The film’s title is Latin meaning “to the stars” and this is definitely where this film shoots for. It’s not a blockbuster filled with thrills, fast editing or comedic riffing. Though director James Gray did go “to the stars” when he picked out his cast. Brad Pitt, Liv Tyler, Donald Sutherland, Ruth Nega and Tommy Lee Jones all feature with Pitt being our entire focus and the rest of the cast lending their clout to bring credibility to minor but important roles.
It was refreshing to head into the cinema to see a large budget, original science fiction film. Though looking back at previous years you see films like Interstellar, Gravity and First Man but, however, they’re in a separate league. The “sci-fi” of it all is not the refreshing part; it’s the storytelling. Most science fiction these days reaches for either hope or apocalyptic. This reaches for existential.
Ad Astra has more in common with Apocalypse Now than it does any of its comparable contemporary films. It’s a slow journey, of both the mind and space, to a destination unwanted. Pitt gives an incredible physical performance, conveying so much by saying so little. Seeing him on the big screen is an absolute must.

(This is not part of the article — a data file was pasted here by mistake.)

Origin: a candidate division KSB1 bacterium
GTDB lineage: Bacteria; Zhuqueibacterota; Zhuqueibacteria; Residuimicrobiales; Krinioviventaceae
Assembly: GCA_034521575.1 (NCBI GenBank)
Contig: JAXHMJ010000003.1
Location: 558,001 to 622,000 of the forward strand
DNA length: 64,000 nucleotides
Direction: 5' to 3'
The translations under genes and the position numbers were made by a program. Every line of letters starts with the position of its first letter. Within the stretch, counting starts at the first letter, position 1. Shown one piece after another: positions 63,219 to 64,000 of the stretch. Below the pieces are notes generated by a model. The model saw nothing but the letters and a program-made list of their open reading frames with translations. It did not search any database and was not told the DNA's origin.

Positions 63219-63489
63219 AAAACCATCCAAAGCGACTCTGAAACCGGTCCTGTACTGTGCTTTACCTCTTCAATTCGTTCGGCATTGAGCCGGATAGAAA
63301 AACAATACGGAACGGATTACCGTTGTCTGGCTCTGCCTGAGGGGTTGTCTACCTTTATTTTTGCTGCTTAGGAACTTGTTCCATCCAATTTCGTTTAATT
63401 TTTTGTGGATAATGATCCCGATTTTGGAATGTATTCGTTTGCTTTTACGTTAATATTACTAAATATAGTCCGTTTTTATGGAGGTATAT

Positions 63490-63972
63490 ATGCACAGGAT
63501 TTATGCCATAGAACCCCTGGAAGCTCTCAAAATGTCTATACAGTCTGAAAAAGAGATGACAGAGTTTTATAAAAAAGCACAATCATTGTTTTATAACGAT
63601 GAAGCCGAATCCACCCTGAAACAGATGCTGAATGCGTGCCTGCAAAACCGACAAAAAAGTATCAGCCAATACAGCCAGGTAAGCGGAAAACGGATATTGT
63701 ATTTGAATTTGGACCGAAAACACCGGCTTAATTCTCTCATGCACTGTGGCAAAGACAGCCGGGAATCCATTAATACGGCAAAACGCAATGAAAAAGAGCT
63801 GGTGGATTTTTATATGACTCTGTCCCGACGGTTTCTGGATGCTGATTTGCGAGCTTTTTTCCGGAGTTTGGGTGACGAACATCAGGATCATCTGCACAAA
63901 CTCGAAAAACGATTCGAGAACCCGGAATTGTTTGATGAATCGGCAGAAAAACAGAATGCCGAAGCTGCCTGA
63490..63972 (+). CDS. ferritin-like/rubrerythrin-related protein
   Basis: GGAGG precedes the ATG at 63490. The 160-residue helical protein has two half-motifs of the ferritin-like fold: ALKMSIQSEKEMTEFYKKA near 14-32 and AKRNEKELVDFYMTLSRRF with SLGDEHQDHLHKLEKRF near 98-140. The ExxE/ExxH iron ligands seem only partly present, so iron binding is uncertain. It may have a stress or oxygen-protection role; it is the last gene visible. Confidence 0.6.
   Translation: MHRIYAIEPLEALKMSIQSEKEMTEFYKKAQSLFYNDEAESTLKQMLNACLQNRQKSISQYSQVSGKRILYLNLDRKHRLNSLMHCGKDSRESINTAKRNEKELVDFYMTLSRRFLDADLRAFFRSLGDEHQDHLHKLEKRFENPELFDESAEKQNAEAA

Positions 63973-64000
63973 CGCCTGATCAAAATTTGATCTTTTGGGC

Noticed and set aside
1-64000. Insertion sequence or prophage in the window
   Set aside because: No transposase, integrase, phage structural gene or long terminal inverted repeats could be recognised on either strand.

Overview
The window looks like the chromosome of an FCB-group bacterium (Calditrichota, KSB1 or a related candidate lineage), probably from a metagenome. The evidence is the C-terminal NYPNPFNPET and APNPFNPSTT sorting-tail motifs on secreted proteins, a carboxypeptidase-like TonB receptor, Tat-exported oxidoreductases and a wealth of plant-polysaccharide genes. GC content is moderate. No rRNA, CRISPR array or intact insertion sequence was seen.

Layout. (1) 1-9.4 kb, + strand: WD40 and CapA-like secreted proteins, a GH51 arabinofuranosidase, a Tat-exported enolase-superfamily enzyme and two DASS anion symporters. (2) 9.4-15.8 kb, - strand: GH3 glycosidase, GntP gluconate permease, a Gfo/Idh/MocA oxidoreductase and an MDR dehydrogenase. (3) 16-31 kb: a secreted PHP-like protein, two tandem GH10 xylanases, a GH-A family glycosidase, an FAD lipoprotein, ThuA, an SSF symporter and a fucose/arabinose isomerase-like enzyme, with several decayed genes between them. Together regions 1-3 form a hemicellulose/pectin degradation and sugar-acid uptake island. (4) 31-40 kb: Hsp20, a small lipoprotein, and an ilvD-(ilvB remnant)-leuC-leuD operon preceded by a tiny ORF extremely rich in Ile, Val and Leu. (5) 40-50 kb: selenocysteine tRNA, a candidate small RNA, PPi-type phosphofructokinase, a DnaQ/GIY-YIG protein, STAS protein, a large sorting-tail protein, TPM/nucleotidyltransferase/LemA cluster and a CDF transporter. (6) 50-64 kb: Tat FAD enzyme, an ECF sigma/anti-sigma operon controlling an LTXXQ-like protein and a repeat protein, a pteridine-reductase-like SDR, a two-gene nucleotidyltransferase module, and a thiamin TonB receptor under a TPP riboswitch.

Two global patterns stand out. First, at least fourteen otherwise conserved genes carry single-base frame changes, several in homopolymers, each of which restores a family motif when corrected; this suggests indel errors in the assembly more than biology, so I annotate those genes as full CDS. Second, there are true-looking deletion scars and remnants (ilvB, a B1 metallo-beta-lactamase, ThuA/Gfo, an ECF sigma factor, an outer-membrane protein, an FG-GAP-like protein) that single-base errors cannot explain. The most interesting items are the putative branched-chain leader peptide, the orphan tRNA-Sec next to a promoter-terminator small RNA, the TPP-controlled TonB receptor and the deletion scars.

And that’s another important factor about this movie: it’s so cinematic. I often find myself watching smaller (and by that I mean films that didn’t cost $200 million) wondering if I could just be watching this at home. I’m not necessarily after spectacle, I just want to see filmmaking that justifies my trip to the cinema and also uses what cinema has that the TV experience just doesn’t.
I’ve seen a lot of films recently that whilst made with great technical precision, they didn’t push the use of the camera. I think it might just be an unconscious and comfortable thing to fall into the general visual language of filmmaking. James Gray went for what the master filmmakers of the 70’s were doing but pushes the envelope with technology. It’s seamless, with perfectly blended CG, giving us a pure cinema experience.
Ad Astra is fantastic filmmaking, great story telling and good performances:
Written by Benjamin Boekelaar